fast-food restaurant industry has begun to suffer
    increasing loss of market share to convenience
    stores, prepared food offerings at grocery
    stores, microwave preparation at home. Although
    not large in absolute sense, these competitors
    are capturing a large portion of growth
    experienced in food service.

85
Industry Prospects and Overall Attractiveness
  • Fierce Product/Price Competition
  • Competitions among rivals drive the prices of
    fast-food items down as a result, industry
    profitability will be affected.
  • For example, McDonalds, Burger King, Wendys
    always use 99 cents of burger promotion
    campaigns to induce customers to patronize them.

86
Industry Prospects and Overall Attractiveness
  • Fast-Food Restaurant Industry Issues
  • Food Safety Issue
  • Health Issue
  • Toys Issue
  • Staffing Shortage Issue

87
Industry Prospects and Overall Attractiveness
  • Food Safety Issue
  • Hamburger has become U.S. national food. U.S.
    people eat more meat than any other people in the
    world. The mad cow disease abroad (in Europe and
    Japan) made people fear and concerned about the
    food safety. As a result, the beef problem
    brought some decline of the sales of fast-food
    restaurants.

88
Industry Prospects and Overall Attractiveness
  • Food Safety Issue
  • In U.S, since 1998 due to suspected bacterial
    contamination, more than 100 million pounds of
    meat has been recalled.
  • High-volume meat production makes it easy for
    virulent strains of bacteria to travel far and
    wide. Therefore, fast-food restaurant operators
    have to ensure food safety control in order to
    give sufficient confidence to customers.

89
Industry Prospects and Overall Attractiveness
  • Health Issue
  • Nowadays, a growing number of people deeply
    concern about the quality of their own diets and
    their kid diets. Nutrition experts point out
    that fast food is often high in calories, sodium,
    fat and cholesterol. On the other hand, people
    with food allergies or other health concerns
    often ask specific questions about preservatives,
    artificial colorings, and other additives.

90
Industry Prospects and Overall Attractiveness
  • Health Issue
  • As people are concerned about their health, they
    prefer to eat healthy food. As a result, some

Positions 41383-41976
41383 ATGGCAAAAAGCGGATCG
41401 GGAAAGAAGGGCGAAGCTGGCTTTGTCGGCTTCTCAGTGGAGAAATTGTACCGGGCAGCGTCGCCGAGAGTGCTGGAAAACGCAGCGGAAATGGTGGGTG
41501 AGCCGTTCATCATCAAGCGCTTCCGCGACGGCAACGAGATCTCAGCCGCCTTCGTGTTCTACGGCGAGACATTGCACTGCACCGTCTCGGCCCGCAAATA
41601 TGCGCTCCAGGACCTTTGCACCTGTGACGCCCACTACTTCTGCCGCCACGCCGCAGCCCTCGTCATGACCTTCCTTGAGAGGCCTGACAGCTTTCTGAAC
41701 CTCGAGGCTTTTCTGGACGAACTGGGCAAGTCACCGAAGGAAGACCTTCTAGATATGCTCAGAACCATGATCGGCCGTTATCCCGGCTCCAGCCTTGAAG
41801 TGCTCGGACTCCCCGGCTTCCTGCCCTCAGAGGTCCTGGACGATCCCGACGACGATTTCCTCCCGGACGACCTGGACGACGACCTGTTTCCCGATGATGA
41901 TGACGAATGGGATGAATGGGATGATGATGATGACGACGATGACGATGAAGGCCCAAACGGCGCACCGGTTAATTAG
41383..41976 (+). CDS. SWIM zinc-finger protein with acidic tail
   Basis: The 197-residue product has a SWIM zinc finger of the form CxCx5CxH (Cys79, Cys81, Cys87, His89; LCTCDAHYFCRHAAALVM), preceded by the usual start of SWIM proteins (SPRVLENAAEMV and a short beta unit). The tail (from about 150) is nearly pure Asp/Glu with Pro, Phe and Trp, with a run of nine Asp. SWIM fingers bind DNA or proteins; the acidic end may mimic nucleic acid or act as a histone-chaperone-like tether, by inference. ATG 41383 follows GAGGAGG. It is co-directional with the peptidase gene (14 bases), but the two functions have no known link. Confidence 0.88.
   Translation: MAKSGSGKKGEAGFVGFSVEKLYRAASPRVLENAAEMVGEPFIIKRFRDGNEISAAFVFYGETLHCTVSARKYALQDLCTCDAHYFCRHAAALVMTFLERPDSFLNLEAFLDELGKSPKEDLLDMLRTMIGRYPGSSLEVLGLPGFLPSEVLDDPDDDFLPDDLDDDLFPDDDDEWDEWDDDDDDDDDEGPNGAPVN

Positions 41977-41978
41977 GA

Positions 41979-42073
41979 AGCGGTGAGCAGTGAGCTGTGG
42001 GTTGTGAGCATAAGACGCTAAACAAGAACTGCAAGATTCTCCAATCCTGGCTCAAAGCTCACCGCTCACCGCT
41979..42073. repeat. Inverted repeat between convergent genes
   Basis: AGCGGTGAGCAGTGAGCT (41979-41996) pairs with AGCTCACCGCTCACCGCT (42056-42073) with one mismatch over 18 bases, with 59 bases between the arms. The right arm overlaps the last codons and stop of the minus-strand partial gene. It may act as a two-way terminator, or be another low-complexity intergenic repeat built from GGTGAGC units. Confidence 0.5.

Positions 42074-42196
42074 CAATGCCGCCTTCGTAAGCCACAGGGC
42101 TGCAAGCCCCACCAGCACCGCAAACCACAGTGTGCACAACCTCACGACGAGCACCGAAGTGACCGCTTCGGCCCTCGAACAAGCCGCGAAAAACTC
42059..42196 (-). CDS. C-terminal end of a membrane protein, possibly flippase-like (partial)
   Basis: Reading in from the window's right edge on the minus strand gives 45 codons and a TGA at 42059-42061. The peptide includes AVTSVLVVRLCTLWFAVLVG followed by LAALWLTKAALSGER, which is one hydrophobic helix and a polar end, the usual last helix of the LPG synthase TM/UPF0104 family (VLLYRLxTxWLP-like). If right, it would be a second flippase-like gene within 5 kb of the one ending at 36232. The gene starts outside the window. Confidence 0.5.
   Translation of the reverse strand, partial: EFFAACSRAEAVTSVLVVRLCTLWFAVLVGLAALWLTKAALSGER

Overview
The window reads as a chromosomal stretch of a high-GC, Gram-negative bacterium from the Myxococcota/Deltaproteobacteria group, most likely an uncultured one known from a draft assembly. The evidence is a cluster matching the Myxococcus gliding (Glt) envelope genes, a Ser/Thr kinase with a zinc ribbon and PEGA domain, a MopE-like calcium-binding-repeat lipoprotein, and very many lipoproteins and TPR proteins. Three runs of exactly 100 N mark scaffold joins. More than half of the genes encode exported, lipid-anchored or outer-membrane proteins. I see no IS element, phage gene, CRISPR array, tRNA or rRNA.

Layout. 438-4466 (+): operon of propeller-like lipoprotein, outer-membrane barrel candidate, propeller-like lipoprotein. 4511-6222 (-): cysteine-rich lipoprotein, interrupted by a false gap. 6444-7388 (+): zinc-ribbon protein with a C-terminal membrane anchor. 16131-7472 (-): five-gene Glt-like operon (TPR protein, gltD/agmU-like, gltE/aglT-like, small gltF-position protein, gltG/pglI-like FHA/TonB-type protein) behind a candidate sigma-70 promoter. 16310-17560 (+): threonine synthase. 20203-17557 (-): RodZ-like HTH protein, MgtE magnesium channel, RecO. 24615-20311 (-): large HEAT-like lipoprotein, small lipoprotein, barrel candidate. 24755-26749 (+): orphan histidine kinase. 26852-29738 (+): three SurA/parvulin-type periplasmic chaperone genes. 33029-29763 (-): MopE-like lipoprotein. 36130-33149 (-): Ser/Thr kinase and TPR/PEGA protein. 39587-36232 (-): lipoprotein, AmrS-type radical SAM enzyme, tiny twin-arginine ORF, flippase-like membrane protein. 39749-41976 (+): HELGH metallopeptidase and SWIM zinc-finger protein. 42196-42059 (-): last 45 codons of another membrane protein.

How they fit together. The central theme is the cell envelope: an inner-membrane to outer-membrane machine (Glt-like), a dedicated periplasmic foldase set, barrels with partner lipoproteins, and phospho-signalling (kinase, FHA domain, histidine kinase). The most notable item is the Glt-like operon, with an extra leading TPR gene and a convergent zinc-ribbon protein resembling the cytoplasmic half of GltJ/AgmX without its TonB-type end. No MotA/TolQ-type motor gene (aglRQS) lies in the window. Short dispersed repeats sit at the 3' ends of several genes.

fast-food restaurants provide healthful
    offerings, for example, vegetarian, and non-fried
    food. Therefore, fast-food restaurants have to
    adjust their menus and offer new products in
    order to cater the changing tastes of consumers.

91
Industry Prospects and Overall Attractiveness
  • Toys Issue
  • Many fast-food restaurants distributed toys with
    the purchase of Happy/Kid Meals to induce
    purchases. However, reports showed that some
    toys have potential choking hazard to young
    children. As a result, the fast-food restaurants
    had to recall the toys that have problems.
    Customers can return the toys for for free fries
    or drinks.

92
Industry Prospects and Overall Attractiveness
  • Toys Issue
  • The largest fast-food toy recall came in December
    1999 when Burger King recalled more than 25
    million Pokemon balls that had been distributed
    with kids meals. The U.S. Consumer Products
    Safety Commission (CPSC) and Burger King said the
    balls posed a suffocation risk to small children.
    A 13-month-old girl suffocated on the toy and a
    4-month-old boy died when the ball-shaped
    container lodged over his mouth and nose.

93
Industry Prospects and Overall Attractiveness
  • Toys Issue
  • Problems with the safety of fast-food toy
    promotions have affected the sales of fast-food
    restaurant chains. Therefore, fast-food
    restaurants should ensure high-quality and safety
    standards of toys from the toy suppliers.

94
Industry Prospects and Overall Attractiveness
  • Staffing Shortage Issue
  • Fast-food restaurants had a high employee
    turnover rate because the compensation is usually
    paid at minimum-labor wage. According to the
    1998 survey by the National Restaurant
    Association, fast-food restaurants had the
    highest employee turnover on average with 117 .

95
Industry Prospects and Overall Attractiveness
  • Staffing Shortage Issue
  • Costs to find, fill, and train employee
    replacements can bring high costs to businesses.
  • Therefore, fast-food restaurant operators have to
    respond this problem. They should offer rewards
    and incentives, e.g., health insurance, to retain
    qualified and motivated employees.

96
Industry Prospects and Overall Attractiveness
  • Profit Outlook
  • Much of the success of the fast-food restaurant
    industry is dependent on the state of the overall
    economy. Because of the current economic
    downturn, fast-food restaurant industry has slow
    growth rate.
  • An improving economy and continued growth in
    disposable personal income will be the catalysts
    to propel the fast-food restaurant industry into
    another year of real growth.

97
Industry Prospects and Overall Attractiveness
  • Profit Outlook
  • The fast-food restaurant industrys overall
    profit prospects are above average therefore, it
    can be considered attractive/favorable even
    though fast-food restaurant industry is highly
    competitive business.
  • If the industry participants continue to
    strengthen their long-term competitiveness
    positions in the fast-food restaurant industry,
    expand sales effort, and look for ways to protect
    their competitiveness, they can earn good profits.

98
END